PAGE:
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PHARMACEUTICAL STANDARDIZATION
Year : 2014  |  Volume : 35  |  Issue : 4  |  Page : 416-422  

Pharmacognostical and high performance thin layer chromatography studies on leaves of Clerodendrum infortunatum L.


Department of Pharmacognosy, School of Pharmacy, Babu Banarasi Das University, Lucknow, Uttar Pradesh, India

Date of Web Publication18-Jun-2015

Correspondence Address:
Rajiv Gupta
Dean, School of Pharmacy, Babu Banarasi Das University (Formerly Babu Banarasi Das National Institute of Technology and Management), BBD City, Faizabad Road, Lucknow - 226 028, Uttar Pradesh
India
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Source of Support: None, Conflict of Interest: None


DOI: 10.4103/0974-8520.159009

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   Abstract 

Background: Clerodendrum infortunatum L. commonly known as Bhant plays a significant role in Indian System of Medicine, that is, Ayurveda, due to its medicinal properties. It grows easily in waste places of all areas of India, Bangladesh, and Myanmar. Aim: The present study was carried out with a view to lay down its pharmacognostic standards along with high-performance thin layer chromatography (HPTLC) studies in order to document/validate its therapeutic benefits. Materials and Methods: In this research, leaves of C. infortunatum were subjected to pharmacognostic evaluation parameters such as macroscopy, quantitative microscopy, physicochemical studies, phytochemical screening. HPTLC has been developed for detection and quantification of gallic acid and tyrosine in C. infortunatum. Increasing serial dilutions of reference standard gallic acid (20-100 μg/mL) and tyrosine (20-100 μg/mL) were scanned at 254 nm and 280 nm, respectively. Results: Microscopy of leaf revealed the presence of anisocytic stomata, sclereids, glandular and covering trichome, and prisms of calcium oxalate crystal. The total ash, water-soluble, and acid insoluble ash values of leaves were 9.95%, 2.15%, and 0.70%, respectively. The maximum extractive value of crude powder was in the water. HPTLC studies revealed that the amount of gallic acid in the crude powder of test sample were high (0.244 mg/g) in comparison to tyrosine (0.081 mg/g). Conclusion: The data generated would be of significant use for the authentication of drug and would also serve as a reference for the standardization and quality control of C. infortunatum.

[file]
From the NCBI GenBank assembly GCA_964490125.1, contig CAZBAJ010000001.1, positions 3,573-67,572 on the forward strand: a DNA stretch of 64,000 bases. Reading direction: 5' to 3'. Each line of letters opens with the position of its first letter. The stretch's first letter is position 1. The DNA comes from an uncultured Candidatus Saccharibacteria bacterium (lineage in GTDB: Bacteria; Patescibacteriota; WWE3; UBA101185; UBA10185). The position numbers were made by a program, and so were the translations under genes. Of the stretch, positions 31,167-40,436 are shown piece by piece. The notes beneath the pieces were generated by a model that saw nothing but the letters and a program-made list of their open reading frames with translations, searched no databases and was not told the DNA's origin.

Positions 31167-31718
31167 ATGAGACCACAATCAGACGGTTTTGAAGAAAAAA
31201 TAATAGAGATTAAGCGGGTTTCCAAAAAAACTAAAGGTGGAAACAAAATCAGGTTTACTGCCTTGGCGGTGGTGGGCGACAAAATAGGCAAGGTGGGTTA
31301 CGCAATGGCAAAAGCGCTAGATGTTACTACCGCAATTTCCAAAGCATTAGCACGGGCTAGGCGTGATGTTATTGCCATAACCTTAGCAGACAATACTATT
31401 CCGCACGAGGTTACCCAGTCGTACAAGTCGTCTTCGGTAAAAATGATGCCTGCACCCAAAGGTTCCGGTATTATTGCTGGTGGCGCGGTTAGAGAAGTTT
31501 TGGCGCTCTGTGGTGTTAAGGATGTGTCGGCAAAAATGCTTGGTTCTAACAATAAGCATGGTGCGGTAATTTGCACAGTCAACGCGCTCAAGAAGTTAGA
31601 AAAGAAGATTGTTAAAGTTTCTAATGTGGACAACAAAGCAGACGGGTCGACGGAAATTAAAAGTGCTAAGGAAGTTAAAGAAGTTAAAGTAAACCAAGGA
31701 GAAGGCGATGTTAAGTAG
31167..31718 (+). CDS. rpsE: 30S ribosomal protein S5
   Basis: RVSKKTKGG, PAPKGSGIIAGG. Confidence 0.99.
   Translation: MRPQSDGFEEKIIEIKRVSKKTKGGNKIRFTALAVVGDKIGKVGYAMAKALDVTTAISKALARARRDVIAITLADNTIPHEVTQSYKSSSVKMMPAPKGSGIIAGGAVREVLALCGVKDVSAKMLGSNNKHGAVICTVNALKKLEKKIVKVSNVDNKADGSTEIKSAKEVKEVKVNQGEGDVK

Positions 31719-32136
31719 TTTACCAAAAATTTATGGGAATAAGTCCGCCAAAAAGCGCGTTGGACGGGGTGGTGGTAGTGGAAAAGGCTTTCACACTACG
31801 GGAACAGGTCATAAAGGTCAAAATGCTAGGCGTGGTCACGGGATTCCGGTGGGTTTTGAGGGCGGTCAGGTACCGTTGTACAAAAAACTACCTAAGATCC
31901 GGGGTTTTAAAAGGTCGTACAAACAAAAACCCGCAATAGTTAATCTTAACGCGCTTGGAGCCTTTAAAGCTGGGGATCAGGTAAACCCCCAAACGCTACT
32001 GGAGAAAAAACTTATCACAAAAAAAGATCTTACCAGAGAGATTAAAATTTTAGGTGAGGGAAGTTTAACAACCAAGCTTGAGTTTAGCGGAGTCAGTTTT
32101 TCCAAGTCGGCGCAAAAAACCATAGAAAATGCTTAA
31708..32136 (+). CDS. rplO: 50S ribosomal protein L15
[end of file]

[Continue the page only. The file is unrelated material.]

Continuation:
Keywords: Bhant, Clerodendrum infortunatum L., ethnomedicine, pharmacognostic evaluation, standardization


How to cite this article:
Verma S, Gupta R. Pharmacognostical and high performance thin layer chromatography studies on leaves of Clerodendrum infortunatum L. AYU 2014;35:416-22

How to cite this URL:
Verma S, Gupta R. Pharmacognostical and high performance thin layer chromatography studies on leaves of Clerodendrum infortunatum L. AYU [serial online] 2014 [cited 2020 Oct 24];35:416-22. Available from: https://www.ayujournal.org/text.asp?2014/35/4/416/159009


   Introduction Top


The plant Clerodendron viscosum Vent. (Synonym: Clerodendrum infortunatum Gaetrn.) Family Verbenaceae known as Bhandirah in Sanskrit is an important plant in Indian system of Medicine. [1],[2] The species number has been estimated to be 560-580, found along margin of evergreen to semi-evergreen forests up to 1800 m [3] and widely distributed in Asia, Australia, Africa, America, [4] Indo-malaysia and throughout Western Ghats. [3] It grows commonly in waste places and graveyards in all districts in Bangladesh, India, and Burma. It is well known as a medicinal plant because of its wide therapeutic uses. [5] In Ayurveda, the plant is used in postnatal care and to dress fresh wounds, in tumors, cirrhosis, jaundice, in scorpion-sting, and snake-bite. [6] In Indian folk medicine, the plant is used in the treatment of bronchitis, asthma, fever, diseases of the blood, inflammation, burning sensation, and epilepsy. [2] The plant is used in convulsions, cramps, sores, ulcers, and gravel. [6] C. infortunatum L. is reported to possess analgesic, [7],[8] free radical scavenging, [9],[10] anticonvulsant, [11] CNS activity, [12],[13] antihyperglycemic, [14] antimicrobial, [15],[16] and repellant activities. [17] In spite of the numerous medicinal uses attributed to C. infortunatum, there is no pharmacognostic report along with quantitation of biomarkers on the leaf of the plant to determine the anatomical and other physicochemical standards required for quality control of the crude drug. Some of the reasons that have been identified for low usage are lack of stringent quality control parameters, not following the traditional purification process and batch to batch variation of active constituents. Taking this into the account it was thought worthwhile to generate data taking gallic acid and tyrosine as a standard marker compound, responsible for the diverse pharmacological activities, that may be useful as a reference in future development of a monograph on C. infortunatum, and also to keep a check on intentional/unintentional adulteration.